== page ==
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Sculpting Techniques in Photoshop

Lesson 2 of 7

HDR Merge & Sculpt

 

Sculpting Techniques in Photoshop

Lesson 2 of 7

HDR Merge & Sculpt

 

Lesson Info

HDR Merge & Sculpt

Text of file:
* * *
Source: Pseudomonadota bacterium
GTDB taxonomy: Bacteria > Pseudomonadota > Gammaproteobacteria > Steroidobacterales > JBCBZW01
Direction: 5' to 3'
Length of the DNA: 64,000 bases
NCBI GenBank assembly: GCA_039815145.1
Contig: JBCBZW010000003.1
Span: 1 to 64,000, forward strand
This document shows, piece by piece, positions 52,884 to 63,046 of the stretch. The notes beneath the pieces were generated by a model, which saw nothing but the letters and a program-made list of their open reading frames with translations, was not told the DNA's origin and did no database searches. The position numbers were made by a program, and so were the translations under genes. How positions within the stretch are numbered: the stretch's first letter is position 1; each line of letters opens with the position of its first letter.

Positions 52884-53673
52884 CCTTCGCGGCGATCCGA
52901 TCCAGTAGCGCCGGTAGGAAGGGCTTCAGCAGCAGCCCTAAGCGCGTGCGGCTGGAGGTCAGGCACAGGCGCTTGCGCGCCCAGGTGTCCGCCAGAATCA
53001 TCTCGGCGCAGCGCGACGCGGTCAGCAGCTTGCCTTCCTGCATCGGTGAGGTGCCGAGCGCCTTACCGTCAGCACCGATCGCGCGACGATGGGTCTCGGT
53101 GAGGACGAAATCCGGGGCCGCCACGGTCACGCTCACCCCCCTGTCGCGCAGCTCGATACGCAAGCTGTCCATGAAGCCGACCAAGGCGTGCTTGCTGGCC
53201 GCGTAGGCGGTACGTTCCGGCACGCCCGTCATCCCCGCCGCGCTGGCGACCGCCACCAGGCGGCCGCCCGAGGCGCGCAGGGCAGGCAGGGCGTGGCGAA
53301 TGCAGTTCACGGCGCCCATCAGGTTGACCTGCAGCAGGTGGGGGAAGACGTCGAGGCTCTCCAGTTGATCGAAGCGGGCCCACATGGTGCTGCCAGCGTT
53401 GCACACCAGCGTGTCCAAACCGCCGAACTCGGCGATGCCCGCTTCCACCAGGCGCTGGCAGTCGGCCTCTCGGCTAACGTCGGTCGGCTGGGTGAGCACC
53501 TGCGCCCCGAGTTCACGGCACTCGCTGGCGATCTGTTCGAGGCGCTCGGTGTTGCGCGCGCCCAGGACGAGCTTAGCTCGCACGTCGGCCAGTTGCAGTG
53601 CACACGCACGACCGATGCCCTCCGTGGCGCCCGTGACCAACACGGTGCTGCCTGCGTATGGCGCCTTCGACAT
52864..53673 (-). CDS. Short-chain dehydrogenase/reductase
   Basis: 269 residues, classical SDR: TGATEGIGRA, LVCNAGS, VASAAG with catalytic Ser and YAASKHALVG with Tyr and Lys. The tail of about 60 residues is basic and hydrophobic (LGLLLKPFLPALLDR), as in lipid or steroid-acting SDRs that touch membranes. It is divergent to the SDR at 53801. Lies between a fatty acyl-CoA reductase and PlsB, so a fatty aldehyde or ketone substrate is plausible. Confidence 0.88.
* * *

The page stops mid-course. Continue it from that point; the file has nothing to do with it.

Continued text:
in this case, I want you to look at these three photographs because there's something interesting here that has to happen. There's actually a couple notice that I'm looking up at this building, right? And so we're gonna have the same problem we have in the other one that I don't like looking up at buildings, cause then there's that parallax issue where they kind of the taper off of the top. Right? So I want to fix that. But I also want to fix something else. You see those birds? I actually want more birds, so I actually want to ADM or birds into this photograph. Um and so what I'm gonna do right off the bat, I'm gonna highlight all these an inside of light room. There is the option to create what's called an H d. R. So the HDR is basically when you have three different images ones, dark ones, middle ones light, and then you merge them in order to get one deeper photograph that has a lot more latitude in it. But you can also fool it, and I'm going to right click this. I'm going to go in...